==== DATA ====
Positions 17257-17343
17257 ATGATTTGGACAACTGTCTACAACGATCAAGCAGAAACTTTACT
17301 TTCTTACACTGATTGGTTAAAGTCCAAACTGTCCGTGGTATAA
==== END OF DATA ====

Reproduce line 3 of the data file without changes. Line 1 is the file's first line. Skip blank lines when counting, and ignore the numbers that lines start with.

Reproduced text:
17301 TTCTTACACTGATTGGTTAAAGTCCAAACTGTCCGTGGTATAA